A Hope For Home
posted on 4/2010 By:
I know this review isn’t going to get too many views, as Christian post-rock isn’t exactly the favorite genre of most of the readership of this site. But for the few of you intrigued and the few fans of bands like Hands or other less-angsty Christian metal bands (Means, As Cities Burn, Oh Sleeper), A Hope For Home's Realis is a nice little effort.
My criticism of the band’s concept-based debut, The Everlasting Man, was that it was a solid shimmering, post-rock album, littered with some weak, clean emo vocals, and though I doubt the band took my criticism to heart, they seem to have fixed my issues, now focusing more on staggering ebb-and-flow post-rock, with more harsh vocals and less of the emo elements, and they've even cleaned up the clean vocals a bit.
When I say "post rock," I mean the more delicate acts like At the Soundawn, Callisto, Day Without Dawn (and I guess that includes The Ocean now). While A Hope For Home does have some crumbling steady, angular peaks and crescendos (i.e. “The Overman”, “Post Tenebrae Lux”), there’s nothing truly monolithic or earth-shaking, and the cleaner, atmospheric moments are more prevalent (“Nightfall”, “No Light”, “First Light of Dawn”). You’d kind of expect that for a Christian act, and there are still some emo moments. There are some layered, urgent, shimmering Misery Signals moments, but more controlled and succinct, but they are there and enjoyable (“Withering Branches”, “The Machine Stops”, “The Crippling Fear”, "After"), and they serve to give the album more heft and metal credibility than The Everlasting Man had.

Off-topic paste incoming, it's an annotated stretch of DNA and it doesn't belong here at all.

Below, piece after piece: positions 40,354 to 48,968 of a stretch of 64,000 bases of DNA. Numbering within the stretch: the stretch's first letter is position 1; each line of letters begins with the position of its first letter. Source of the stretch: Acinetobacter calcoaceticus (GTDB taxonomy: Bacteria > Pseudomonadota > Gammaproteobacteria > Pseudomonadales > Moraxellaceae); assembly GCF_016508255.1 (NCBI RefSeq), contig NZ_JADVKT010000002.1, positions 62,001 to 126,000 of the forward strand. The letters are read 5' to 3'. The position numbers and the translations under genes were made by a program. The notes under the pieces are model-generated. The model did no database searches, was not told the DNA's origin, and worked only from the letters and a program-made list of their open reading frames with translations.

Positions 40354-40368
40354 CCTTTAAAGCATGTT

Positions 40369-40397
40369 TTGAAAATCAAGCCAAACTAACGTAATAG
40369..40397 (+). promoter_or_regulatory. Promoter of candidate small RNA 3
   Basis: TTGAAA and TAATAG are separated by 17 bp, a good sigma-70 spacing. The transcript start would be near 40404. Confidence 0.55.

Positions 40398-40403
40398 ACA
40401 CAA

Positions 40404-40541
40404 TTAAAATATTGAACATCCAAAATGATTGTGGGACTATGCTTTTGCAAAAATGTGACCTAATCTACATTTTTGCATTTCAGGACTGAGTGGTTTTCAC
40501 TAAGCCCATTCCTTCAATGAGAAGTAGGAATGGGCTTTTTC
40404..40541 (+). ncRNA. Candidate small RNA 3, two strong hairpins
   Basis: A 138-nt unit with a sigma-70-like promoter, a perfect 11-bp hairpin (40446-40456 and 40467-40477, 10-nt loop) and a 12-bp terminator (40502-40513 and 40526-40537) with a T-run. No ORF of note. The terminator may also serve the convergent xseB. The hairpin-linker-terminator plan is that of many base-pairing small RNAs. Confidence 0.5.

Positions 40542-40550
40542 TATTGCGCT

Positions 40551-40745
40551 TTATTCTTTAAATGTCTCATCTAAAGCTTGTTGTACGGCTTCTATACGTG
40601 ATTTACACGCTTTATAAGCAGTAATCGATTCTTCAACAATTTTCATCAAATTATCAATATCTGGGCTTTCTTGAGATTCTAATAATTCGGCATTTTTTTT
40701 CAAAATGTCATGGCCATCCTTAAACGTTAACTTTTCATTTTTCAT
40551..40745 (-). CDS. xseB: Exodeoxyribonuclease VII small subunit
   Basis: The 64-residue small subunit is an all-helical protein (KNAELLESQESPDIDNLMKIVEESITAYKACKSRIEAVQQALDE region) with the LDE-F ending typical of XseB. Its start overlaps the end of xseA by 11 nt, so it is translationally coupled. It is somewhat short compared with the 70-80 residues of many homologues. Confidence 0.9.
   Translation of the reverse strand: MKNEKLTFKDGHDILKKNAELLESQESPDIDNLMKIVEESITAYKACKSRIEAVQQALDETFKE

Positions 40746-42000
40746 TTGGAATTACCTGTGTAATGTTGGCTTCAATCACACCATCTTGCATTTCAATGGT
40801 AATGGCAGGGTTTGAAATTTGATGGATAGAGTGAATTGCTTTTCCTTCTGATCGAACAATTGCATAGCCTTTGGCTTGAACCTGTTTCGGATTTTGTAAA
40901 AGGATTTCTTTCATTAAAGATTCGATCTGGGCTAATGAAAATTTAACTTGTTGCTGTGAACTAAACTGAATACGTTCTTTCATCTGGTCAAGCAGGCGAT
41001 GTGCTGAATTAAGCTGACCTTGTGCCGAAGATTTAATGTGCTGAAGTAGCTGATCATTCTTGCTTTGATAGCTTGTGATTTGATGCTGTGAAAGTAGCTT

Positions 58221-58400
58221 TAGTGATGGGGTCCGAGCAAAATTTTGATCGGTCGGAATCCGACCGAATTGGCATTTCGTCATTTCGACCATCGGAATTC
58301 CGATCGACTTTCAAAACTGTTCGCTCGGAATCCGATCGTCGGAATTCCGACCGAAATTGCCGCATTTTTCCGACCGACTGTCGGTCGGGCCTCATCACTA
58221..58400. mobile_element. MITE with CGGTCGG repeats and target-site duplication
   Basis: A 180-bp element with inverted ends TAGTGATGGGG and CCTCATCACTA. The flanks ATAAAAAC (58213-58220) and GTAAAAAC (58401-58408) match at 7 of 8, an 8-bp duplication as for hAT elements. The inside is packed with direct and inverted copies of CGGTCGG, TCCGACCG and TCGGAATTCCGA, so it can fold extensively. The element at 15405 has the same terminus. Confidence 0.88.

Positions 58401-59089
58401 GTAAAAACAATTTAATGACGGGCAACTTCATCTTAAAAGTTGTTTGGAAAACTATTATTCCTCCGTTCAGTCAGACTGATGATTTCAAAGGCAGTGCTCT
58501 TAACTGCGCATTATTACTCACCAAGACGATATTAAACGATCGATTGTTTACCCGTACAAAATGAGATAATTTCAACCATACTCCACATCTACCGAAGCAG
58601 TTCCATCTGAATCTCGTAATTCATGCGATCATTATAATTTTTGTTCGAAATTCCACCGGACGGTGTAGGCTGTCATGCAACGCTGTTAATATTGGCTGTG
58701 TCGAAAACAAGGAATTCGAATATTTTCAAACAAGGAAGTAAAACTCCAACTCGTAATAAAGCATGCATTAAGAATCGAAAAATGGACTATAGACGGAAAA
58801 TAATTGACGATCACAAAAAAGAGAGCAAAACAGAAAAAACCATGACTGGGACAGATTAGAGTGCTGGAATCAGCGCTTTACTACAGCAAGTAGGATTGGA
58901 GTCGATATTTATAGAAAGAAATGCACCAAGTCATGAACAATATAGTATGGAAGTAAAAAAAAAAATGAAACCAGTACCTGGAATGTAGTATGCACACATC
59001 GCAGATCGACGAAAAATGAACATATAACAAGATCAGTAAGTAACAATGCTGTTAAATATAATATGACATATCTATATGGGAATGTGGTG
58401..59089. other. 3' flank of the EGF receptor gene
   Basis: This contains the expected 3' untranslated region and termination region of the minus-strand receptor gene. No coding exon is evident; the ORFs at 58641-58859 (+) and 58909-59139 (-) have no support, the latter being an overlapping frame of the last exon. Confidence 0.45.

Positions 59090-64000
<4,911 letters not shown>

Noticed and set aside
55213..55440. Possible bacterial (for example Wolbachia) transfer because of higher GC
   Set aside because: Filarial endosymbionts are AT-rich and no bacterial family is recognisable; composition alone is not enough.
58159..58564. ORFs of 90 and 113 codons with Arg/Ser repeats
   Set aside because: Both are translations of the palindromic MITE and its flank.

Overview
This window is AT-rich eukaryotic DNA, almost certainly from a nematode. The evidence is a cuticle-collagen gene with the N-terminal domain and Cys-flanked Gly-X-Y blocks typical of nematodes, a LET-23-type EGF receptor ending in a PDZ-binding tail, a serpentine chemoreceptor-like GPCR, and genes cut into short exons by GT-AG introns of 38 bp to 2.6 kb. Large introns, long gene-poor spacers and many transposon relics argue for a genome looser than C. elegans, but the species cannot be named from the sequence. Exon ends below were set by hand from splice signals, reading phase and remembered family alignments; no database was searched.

And then there’s a track like “Seasons” that mixes everything and hints at something pretty special. Label mates Hands are a better, heavier act right now, but I sense something far better lurking in A Hope For Home as they continue to develop their growing metal sensibility into their intellectual and graceful Christian prose.
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